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The Broadsword and Dagger

The broadsword, although not a musical instrument was an essential part of the collection of any early musician with common sense! To earn money, musicians had to travel around the country, often alone and often on foot. If a musician had just finished playing in a particular village - or, if he got lucky, a castle, where the inhabitants were richer - he would be an obvious target for the outlaws and robbers who lived rough in the woods between settlements. So the minimum requirement would be a dagger. Better still would be a good sharp broadsword: both are shown in this photograph. The sword shown is an accurate copy of a 12th century broadsword (so called because of its wide blade), more or less identical to those carried at the Battle of Hastings by the Norman knights of William the Conqueror in 1066. Designed primarily as a cavalry weapon, the broadsword is single-handed (since the knight would have carried a heavy kite shield on the other arm) and double edged. Since it was designed to deliver maximum damage from a mounted position, the blade is deliberately heavy and off-balance, which makes it ideal for a single devastating downward cut but rather awkward to rotate quickly on the wrist - unlike later renaissance swords made for personal protection which were designed for fast swordplay without shields (think of the fight between Romeo and Tybalt in Shakespeare's Romeo and Juliet). The broadsword is made from spring steel, tempered and hardened using the same process of heating, hammering and sudden cooling which the Norman armourers used a thousand years ago. Its leather scabbard is made from cowhide, hand-sewn and vegetable dyed like the Norman originals and finished with a decorative brass end-plate.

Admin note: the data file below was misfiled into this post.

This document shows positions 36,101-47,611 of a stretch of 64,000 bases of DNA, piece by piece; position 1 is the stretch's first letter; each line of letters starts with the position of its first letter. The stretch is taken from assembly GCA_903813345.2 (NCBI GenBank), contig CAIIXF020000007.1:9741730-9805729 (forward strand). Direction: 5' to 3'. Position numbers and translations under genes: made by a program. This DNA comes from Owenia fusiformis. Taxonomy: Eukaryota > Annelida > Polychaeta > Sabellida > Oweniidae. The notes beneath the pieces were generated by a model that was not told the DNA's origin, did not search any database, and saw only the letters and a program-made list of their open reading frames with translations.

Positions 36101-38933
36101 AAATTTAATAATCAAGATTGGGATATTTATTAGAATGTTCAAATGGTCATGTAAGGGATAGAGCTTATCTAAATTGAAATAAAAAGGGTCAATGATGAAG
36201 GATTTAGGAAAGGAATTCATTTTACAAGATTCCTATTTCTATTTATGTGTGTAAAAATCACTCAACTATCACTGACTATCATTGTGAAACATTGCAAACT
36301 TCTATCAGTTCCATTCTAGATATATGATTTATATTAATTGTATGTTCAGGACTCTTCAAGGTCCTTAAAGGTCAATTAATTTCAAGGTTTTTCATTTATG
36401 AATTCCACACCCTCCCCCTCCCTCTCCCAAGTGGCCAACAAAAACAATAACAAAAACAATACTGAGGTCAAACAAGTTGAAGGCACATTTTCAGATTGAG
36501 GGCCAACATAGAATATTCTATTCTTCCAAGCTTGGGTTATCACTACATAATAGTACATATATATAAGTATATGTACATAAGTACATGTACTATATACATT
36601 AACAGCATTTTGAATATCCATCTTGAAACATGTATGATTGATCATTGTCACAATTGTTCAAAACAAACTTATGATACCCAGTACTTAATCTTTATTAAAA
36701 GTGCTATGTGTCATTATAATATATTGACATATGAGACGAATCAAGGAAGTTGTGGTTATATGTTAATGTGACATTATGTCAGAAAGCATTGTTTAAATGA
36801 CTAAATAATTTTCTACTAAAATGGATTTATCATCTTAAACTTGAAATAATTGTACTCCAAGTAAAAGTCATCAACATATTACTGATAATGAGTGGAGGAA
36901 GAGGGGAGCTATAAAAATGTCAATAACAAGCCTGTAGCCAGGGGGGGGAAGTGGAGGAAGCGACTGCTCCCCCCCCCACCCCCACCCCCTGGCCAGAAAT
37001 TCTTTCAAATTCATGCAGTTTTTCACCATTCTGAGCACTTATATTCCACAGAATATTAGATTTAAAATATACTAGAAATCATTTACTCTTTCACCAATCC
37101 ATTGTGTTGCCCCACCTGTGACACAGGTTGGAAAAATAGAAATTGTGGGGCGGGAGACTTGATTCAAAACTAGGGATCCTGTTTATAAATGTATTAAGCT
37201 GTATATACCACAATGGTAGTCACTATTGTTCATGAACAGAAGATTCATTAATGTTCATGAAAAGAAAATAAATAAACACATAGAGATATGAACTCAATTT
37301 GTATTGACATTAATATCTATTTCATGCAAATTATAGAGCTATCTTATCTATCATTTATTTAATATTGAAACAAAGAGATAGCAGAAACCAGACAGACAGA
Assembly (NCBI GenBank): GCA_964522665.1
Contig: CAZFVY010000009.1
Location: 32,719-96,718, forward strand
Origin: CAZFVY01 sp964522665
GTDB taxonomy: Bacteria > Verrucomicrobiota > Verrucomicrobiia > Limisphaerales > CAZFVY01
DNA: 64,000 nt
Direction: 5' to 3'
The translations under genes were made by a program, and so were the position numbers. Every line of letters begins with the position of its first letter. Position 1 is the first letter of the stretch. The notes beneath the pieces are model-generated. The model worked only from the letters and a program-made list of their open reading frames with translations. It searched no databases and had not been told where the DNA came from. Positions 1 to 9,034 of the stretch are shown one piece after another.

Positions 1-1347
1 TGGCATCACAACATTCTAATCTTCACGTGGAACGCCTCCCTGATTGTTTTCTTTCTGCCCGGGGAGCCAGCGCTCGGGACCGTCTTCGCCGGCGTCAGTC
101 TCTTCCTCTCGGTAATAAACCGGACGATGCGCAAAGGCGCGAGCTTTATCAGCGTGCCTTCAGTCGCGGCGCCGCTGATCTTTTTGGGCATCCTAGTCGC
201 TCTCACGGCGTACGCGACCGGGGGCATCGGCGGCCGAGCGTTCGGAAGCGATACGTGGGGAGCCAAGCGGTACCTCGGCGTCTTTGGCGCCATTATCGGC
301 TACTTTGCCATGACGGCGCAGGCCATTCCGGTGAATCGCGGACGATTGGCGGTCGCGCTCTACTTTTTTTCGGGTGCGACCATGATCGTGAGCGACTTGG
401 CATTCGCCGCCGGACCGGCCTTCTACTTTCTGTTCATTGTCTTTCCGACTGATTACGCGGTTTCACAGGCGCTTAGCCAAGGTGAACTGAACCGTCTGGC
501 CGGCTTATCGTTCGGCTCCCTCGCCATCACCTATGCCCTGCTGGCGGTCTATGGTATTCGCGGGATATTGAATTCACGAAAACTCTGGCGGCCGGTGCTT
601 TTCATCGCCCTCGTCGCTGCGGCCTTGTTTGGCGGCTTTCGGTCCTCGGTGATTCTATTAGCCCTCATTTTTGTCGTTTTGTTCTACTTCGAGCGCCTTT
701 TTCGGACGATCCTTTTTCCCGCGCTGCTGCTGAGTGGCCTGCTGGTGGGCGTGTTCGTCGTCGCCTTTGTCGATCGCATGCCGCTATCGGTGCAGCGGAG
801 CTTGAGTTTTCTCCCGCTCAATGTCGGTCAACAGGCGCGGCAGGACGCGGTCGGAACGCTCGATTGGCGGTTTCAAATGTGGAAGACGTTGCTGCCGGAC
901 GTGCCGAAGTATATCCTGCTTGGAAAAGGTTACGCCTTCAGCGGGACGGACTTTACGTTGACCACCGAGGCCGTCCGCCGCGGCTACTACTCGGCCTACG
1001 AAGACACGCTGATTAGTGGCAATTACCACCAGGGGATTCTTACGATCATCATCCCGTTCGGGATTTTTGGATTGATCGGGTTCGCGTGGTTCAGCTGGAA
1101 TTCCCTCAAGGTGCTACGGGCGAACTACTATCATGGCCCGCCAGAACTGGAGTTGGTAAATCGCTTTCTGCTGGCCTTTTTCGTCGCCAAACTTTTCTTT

In Elizabethan England, surprising though it seems, there was no standing regular army. The country's defence was organized by 'men of means' providing equipment and horses according to their incomes and when soldiers were needed they had to be levied from 'musters of the militia' - which consisted of (at least in theory) every able bodied man between 18 and 60. This was certainly an antiquated and unsatisfactory system which produced reluctant, amateur armies riven by corruption.

 Early Musket & handle  The most important development in weapons was the introduction of the firearm to replace the archer with his longbow and the heavily armed cavalry. The earliest hand-guns, however, were cumbersome and unreliable. The match or fuse and the charge of gunpowder had to be kept dry and the guns were slow to fire. But by the beginning of the 1580s the last English longbow was hung on the wall.

Text copyright © James McCafferty 2000 Photographic images copyright © John Credland and James McCafferty 2000